Our region is recording the third-highest rainfall on record. We’re just now approaching normal wet months. Does your lake have a corrugated metal flood control pipe? Are you seeing rusted areas? If the answer is yes, contact your dirt contractor and schedule an inspection. Stressful discharge pressure can rupture pipe seams and jeopardize the integrity of your dam.
Examine the pipe in front and behind the dam for seepage. Some installations can be sealed before they blow out. Conditions may require constructing a new spillway, but it’s better than losing the dam, lake, and fish. Check overflow pipes monthly, especially if the pond carries above-average runoff.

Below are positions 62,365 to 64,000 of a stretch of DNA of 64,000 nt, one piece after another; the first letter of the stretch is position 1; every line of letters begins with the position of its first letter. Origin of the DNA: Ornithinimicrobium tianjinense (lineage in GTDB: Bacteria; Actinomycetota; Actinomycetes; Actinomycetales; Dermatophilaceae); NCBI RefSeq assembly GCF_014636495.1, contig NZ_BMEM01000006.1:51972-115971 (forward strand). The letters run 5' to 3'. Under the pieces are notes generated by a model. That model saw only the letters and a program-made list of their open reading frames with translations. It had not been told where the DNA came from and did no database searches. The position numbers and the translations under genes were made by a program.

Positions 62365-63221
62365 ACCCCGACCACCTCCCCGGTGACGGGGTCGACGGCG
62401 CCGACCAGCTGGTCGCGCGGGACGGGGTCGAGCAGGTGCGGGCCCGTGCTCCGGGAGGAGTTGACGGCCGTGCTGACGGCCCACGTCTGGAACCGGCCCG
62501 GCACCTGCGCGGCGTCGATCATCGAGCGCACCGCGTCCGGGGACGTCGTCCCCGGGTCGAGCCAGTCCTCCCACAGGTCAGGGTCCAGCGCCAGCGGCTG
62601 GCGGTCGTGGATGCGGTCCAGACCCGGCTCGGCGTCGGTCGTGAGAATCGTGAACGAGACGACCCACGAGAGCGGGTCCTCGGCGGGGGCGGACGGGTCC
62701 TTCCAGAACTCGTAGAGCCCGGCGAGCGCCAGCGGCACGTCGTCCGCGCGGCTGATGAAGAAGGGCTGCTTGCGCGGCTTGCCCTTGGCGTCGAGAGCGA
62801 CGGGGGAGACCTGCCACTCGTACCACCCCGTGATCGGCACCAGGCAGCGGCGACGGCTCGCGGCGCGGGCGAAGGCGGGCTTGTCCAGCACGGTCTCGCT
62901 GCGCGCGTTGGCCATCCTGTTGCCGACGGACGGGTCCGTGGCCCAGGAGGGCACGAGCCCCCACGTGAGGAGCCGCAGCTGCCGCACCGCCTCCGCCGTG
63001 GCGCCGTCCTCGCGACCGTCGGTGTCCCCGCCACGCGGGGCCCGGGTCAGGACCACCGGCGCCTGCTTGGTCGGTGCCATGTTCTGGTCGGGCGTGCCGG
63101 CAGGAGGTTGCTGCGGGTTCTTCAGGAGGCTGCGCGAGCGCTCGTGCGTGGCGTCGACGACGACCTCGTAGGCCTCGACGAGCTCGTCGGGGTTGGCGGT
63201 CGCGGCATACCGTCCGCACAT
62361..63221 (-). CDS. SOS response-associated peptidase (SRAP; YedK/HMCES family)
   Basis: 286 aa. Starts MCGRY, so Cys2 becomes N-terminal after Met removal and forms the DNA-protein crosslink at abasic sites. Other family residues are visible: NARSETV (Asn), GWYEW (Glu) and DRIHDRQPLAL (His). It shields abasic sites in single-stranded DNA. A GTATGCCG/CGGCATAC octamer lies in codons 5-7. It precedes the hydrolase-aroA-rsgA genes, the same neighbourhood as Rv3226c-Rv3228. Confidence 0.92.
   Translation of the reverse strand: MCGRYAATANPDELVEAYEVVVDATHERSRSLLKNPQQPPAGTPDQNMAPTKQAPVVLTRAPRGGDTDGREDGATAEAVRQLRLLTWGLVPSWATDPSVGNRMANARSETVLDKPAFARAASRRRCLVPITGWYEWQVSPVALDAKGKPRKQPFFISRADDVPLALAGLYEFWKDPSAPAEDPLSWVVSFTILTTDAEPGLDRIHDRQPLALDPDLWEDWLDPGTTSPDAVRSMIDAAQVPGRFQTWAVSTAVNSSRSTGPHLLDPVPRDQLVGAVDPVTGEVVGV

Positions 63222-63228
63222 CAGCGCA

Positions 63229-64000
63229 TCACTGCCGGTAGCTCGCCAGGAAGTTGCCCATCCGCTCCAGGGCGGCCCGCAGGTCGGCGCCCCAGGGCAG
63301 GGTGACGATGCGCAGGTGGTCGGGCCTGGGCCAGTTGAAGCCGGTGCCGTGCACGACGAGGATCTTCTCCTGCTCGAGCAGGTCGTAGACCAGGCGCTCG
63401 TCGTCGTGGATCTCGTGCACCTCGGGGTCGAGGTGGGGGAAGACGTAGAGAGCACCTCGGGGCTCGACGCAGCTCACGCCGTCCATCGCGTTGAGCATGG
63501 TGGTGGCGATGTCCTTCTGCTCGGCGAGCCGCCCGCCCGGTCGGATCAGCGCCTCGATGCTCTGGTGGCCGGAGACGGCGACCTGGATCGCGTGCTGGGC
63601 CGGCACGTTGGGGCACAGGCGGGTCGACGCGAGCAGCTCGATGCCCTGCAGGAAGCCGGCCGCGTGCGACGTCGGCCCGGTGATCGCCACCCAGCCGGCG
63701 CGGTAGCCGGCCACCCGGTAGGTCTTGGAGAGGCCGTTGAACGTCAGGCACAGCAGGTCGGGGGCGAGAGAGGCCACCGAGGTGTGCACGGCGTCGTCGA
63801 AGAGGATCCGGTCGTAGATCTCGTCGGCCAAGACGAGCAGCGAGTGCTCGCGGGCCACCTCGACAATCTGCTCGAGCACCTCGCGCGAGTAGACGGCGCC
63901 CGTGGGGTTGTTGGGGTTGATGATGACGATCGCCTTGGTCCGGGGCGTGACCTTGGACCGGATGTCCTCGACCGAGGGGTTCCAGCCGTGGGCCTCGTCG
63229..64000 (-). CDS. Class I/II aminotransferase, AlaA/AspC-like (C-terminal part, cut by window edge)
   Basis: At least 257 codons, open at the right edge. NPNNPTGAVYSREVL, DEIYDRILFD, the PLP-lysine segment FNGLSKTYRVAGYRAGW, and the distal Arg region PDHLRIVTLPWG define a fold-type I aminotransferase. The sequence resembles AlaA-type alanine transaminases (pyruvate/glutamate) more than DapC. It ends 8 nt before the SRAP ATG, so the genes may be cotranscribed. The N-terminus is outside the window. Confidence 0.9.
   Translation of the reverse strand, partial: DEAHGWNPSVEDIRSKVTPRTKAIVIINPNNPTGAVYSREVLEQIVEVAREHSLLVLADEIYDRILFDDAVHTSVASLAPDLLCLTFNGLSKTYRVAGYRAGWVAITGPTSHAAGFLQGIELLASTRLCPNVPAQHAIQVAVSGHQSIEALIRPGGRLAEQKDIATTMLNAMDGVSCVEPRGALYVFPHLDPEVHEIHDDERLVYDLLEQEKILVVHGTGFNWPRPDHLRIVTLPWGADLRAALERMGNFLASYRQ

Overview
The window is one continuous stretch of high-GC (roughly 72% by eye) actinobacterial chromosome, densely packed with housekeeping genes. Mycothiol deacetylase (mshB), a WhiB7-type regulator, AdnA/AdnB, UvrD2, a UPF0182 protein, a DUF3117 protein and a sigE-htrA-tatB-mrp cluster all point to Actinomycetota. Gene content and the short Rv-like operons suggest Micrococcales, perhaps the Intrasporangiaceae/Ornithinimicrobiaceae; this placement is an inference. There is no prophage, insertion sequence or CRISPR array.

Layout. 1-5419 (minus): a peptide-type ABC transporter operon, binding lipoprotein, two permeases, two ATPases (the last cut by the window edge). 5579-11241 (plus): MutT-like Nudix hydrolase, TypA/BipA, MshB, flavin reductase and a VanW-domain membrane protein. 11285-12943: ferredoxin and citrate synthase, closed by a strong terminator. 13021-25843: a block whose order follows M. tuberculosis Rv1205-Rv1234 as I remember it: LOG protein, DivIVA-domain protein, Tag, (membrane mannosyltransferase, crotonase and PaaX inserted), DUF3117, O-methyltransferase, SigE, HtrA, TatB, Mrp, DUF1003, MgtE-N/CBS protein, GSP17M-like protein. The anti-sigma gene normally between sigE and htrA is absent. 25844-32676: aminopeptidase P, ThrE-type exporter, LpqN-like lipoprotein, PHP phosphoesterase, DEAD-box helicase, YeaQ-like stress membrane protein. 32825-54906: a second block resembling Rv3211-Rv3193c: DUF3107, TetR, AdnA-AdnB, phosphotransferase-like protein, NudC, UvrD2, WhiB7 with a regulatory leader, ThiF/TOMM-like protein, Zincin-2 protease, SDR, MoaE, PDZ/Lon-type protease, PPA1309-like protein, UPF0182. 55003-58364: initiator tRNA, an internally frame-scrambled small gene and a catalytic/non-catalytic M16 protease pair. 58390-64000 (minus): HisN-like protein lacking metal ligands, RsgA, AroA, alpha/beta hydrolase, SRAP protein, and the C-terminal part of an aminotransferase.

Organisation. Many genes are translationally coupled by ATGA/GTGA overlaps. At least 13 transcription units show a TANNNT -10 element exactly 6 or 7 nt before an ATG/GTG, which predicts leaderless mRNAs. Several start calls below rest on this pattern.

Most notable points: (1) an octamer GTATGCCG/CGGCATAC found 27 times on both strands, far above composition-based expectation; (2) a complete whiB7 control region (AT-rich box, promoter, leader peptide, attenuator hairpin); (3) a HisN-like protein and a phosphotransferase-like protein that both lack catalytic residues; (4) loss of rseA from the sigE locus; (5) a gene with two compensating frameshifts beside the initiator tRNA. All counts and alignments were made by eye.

One memorable example occurred in West Texas. The 20-year-old lake was 24-acres. It had a 4,200-acre water shed. Four to 6-foot rises were common. In May 2010, the area experienced back-to-back deluges. After one event, the ranch manager had a premonition and went to investigate. On arrival, he observed adjacent photos. His favorite fishing hole was gone. Corroded welding seams at the base of the flood control pipe split during torrential discharge through the 8-foot diameter pipe. Water drained-out beside a 5-foot pipe through the dam and virtually emptied the lake. The 5-foot pipe was filled with concrete. The spillway was widened for future flood water management.
Repairing damaged pipe is a tedious job. Work is demanding, often in extremely close quarters, and a race against the clock to save the lake.
If building a new lake, research materials other than metal pipe.